Teach typical manipulation techniques

Understanding the manipulation techniques employed by scammers is vital in recognizing and resisting their efforts. Three of the most common techniques were used in this viral story: isolation, fear, and urgency. 

The attackers isolated Cowles by telling her that “no one could know about this” or else she would put them in immediate danger. When she said she wanted to tell her husband or call a lawyer, they said that would implicate her as guilty. This isolation technique sucks the victim into the scam and makes them feel helpless. Attackers know this will lead to faster payments and no interventions from someone who had time to think twice about what was happening. 

Next is fear-mongering. Attackers use fear to make victims feel coerced to pay any amount of money possible to get the situation to go away. In this story, the “federal agents” made sure to let Cowles know that this situation was extremely dangerous, even asking her if she wanted to end the phone call and “put yourself and your family in danger”. Fear puts humans into a panic mode, where we are more likely to make rash decisions and do anything to make the panic go away. 

Lastly, is urgency. This scammer put a timeline of hours on Cowles for handing over $50,000. When she asked why she couldn’t come to his office in person, he stated it was too far and said, “We don’t have enough time. We need to act immediately.” Giving urgency takes away time to think, which encourages victims to make decisions they never would if they took a second to breathe.

As security managers, your training programs should equip individuals with the knowledge to identify these three strategies. By being able to identify these in the moment, they’ll be more likely to second guess the scam and take a second to rethink their actions.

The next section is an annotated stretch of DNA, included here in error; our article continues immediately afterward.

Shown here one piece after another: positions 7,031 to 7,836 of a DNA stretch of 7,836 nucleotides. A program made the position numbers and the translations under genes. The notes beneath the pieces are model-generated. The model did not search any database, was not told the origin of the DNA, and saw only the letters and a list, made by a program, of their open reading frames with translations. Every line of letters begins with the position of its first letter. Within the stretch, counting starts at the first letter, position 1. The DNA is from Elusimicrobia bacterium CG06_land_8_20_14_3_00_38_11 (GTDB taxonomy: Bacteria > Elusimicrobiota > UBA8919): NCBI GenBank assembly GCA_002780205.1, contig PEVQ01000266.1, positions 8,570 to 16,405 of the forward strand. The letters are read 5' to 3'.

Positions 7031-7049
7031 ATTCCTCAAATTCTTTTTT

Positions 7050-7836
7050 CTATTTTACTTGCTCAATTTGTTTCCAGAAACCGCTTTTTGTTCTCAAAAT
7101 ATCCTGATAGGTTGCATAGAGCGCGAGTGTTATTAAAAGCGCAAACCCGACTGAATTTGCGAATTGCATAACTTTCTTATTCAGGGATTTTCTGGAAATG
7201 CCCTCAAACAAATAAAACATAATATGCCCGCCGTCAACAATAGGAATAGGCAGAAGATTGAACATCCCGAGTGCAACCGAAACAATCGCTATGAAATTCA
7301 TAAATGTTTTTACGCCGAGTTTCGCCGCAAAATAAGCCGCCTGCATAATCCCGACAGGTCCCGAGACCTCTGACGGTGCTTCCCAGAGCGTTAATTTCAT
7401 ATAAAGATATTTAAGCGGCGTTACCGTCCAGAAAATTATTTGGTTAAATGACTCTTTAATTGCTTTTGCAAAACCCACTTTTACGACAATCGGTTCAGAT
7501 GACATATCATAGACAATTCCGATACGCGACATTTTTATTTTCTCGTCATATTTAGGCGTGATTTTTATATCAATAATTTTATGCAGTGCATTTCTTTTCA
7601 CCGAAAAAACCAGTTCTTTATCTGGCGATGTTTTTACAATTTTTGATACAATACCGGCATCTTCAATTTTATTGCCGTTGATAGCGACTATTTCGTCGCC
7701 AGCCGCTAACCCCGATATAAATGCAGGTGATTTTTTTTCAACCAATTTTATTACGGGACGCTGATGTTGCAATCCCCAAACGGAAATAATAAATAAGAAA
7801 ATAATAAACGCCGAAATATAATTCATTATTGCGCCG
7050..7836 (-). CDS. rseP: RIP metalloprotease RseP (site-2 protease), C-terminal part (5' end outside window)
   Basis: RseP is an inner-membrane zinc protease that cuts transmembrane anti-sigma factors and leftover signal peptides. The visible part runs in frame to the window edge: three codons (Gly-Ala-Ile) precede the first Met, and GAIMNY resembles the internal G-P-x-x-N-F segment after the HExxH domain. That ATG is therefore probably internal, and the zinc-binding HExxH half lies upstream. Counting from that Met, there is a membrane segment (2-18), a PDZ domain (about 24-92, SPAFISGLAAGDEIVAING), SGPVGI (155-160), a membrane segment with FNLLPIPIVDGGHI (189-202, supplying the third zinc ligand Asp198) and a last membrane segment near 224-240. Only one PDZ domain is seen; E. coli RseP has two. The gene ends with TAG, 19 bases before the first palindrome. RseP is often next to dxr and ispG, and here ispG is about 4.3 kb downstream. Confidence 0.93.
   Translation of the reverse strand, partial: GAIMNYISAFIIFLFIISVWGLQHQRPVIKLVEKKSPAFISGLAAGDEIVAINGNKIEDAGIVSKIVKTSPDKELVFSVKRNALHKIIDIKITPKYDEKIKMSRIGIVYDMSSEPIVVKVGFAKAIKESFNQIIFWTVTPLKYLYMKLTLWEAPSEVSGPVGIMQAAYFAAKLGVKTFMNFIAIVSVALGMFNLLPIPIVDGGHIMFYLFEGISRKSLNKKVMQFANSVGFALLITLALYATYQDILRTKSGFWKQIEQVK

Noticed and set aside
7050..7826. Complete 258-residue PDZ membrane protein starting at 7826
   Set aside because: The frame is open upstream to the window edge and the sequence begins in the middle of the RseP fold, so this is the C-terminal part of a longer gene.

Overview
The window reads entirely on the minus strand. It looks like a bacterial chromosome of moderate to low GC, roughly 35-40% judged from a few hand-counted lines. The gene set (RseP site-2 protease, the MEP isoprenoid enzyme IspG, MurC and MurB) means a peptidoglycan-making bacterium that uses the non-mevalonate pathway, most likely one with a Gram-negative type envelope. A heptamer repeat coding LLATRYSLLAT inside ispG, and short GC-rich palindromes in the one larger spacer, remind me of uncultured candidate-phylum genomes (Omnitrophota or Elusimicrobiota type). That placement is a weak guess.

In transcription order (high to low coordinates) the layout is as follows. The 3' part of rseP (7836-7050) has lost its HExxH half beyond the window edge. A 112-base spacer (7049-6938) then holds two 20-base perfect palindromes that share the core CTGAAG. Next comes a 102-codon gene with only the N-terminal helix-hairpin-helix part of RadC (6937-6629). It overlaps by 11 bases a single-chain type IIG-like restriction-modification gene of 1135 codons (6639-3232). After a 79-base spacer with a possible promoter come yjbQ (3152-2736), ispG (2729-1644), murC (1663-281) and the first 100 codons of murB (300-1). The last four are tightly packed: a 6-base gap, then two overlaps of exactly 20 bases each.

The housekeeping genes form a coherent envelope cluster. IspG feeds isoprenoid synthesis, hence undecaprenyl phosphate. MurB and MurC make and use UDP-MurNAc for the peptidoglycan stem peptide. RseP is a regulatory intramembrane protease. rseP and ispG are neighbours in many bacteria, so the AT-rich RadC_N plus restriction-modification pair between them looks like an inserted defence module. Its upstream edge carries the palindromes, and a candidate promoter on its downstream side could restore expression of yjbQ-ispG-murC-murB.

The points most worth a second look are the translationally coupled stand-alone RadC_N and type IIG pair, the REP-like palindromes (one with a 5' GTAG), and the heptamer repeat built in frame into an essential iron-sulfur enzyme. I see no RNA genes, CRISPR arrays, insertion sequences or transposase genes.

Give practice for social engineering

Allow your team members to practice reacting to the strategies of human manipulation. Describe situations, like this one we are talking about today, and ask what signs of manipulation they can spot:

  • Where do you see manipulation strategies?
    • Isolation?
    • Fear?
    • Urgency?
  • How could you respond in this situation?
    • Try using both situations that are scams and situations that aren’t. That way, employees are truly learning to spot scammers out of real-life situations. 
  • Where and how could you take a pause?
    • Encourage your team members to find ways to pause in these high-pressure situations. Could they say they need to use the washroom? Hang up and wait five minutes? Take three big deep breaths?
  • How could you verify the caller? 
    • The best way to verify the caller is to do your own research and call who they are claiming to be directly. Teach your employees that any phone number, even government phone numbers, can be spoofed. 
  • What emergency contact could you reach out to in this situation?
    • Lead an exercise where your employees name 1-3 people they can reach out to during isolating experiences, even where they are told not to tell anyone. 

Giving your employees a chance to practice these situations is the best way to prepare them for if they are ever faced with a situation like this in real life. Rather than handing them modules to complete, give them the tools and practice time they need. 

In conclusion, the recent scam story serves as a stark reminder that security awareness is not just about avoiding specific threats but understanding the underlying tactics used by scammers. By focusing on the fundamentals of social engineering and human manipulation, individuals can become better equipped to protect themselves and their personal information. Through comprehensive training, including tabletop exercises and practical tips, we can build a more resilient community that stands united against the ever-growing threat of online scams.

Have questions about how to better protect your organization from these emerging threats? Our Director of Cyber Security Solutions, Ryan, can answer any of your questions in a free 1-on-1 Q&A

No sales, no pitches – Just expert security advice to help create a more positive and informed security culture.